Spring is just around the corner here in the northern hemisphere, and one of the first insects you are likely to see is a buzzing fuzzy ball looking for nectar and moisture. That would be the Greater Bee Fly, Bombylius major. It is perhaps the most familiar and abundant member of the family Bombyliidae found in North America, Europe, the Middle East, and temperate Asia.
People unfamiliar with bee flies might interpret the long beak as a device for sucking blood, and identify the fly as some kind of mutant, hairy mosquito. Nothing could be farther from the truth. Those long mouthparts allow the fly to reach nectar deep inside some flowers, even while the fly may be hovering in front of the blossom.
That hovering behavior is yet another hallmark of bee flies in general, but this species especially. The territorial males are so accomplished that I was able to take images of one hovering about 2-3 feet off the ground at the Tucson Botanical Gardens in Arizona on March 24, 2010.
Also known as the “Large Bee Fly,” Bombylius major is not exceptionally big. Adults measure 12-18 millimeters, with a wingspan of up to 25 millimeters. Many other bee flies are larger. Size varies according to the degree of nutrition consumed in the larval stage.
Despite the familiarity of this species, surprisingly little is known about its life cycle. It is definitely parasitic in the larval stage, and so far the only known hosts are solitary bees in the genera Andrena (“mining bees”), Colletes (“plasterer bees”), and Halictus (“sweat bees”). This fits with the presence of the adult bee flies in the early spring, as that is also when female mining bees are excavating burrows and provisioning the underground cells with pollen and nectar.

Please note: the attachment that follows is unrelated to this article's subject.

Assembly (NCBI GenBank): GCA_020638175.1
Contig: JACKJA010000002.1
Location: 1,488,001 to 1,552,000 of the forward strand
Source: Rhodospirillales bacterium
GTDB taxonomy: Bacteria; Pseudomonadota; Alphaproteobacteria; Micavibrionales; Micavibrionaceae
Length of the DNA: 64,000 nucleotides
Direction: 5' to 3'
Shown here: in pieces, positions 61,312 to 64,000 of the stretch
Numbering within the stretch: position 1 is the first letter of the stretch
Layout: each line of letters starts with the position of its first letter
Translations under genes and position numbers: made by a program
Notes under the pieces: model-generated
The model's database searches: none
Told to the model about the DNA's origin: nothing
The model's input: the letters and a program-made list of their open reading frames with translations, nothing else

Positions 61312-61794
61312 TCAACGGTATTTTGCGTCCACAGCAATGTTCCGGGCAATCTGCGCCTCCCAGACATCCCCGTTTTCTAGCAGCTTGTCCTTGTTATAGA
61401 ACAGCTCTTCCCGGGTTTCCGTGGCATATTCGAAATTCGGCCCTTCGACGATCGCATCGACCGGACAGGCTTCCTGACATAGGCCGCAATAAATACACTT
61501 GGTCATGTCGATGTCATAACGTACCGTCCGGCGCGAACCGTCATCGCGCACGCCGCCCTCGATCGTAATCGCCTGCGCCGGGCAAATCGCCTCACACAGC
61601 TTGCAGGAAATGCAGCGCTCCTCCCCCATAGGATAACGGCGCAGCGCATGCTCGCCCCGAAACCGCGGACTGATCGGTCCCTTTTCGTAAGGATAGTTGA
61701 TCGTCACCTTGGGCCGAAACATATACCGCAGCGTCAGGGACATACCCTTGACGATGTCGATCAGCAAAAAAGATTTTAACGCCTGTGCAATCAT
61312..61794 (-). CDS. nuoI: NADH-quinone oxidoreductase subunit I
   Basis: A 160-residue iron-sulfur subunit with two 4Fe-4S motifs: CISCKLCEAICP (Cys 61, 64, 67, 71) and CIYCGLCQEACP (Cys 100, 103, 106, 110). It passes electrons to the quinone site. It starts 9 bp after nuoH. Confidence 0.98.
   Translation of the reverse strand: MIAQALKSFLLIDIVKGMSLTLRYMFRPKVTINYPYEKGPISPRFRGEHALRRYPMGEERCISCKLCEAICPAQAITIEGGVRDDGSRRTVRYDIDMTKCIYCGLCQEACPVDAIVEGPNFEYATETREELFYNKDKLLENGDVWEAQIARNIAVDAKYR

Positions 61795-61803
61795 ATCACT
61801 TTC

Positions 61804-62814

The female fly locates an open nest burrow of its host and supposedly hovers over it, lobbing eggs down the tunnel with flicks of her abdomen. The larva that hatches from each egg then actively seeks out an individual cell with a larval bee. The fly maggot then waits patiently while the host eats the pollen and nectar ball, growing large and plump just before it pupates. Then the maggot makes its move, attaching itself to the exterior of the bee larva. There it feeds as an external parasite, eventually killing its victim.
The mature fly larva then pupates, usually spending the winter in that stage. Scientists in Sweden have noted that pupae occasionally pass two winters before the adult fly emerges (McAlister, 2013). The pupa is armed with hooks, spines, and stiff bristles (setae) that it uses to work its way through the soil plug closing the bee’s burrow. Upon reaching the surface, the adult fly breaks out of the pupal exoskeleton, leaving it behind.
Look for these flies in yards, gardens, forest edges, sunny spots in woodlands, and similar situations. This species, which also goes by the names “Dark-edged Bee Fly” and “Black-tailed Bee Fly,” is flying mostly between March and June, but is especially common in April and May. They are at least potentially important pollinators of a number of wildflowers such as Gilia.
Sources: Cole, Frank R. 1969. The Flies of Western North America. Berkeley: University of California Press. 693 pp.
Hull, Frank M. 1973. Bee Flies of the World. Washington, DC: Smithsonian Institution Press. 687 pp.
McAlister, Erica. 2013. “Bombylius major (Large Bee Fly),” Nature Online, Natural History Museum (UK).
Talibart, Rachael. 2012. “Bee Fly,” Focused Moments.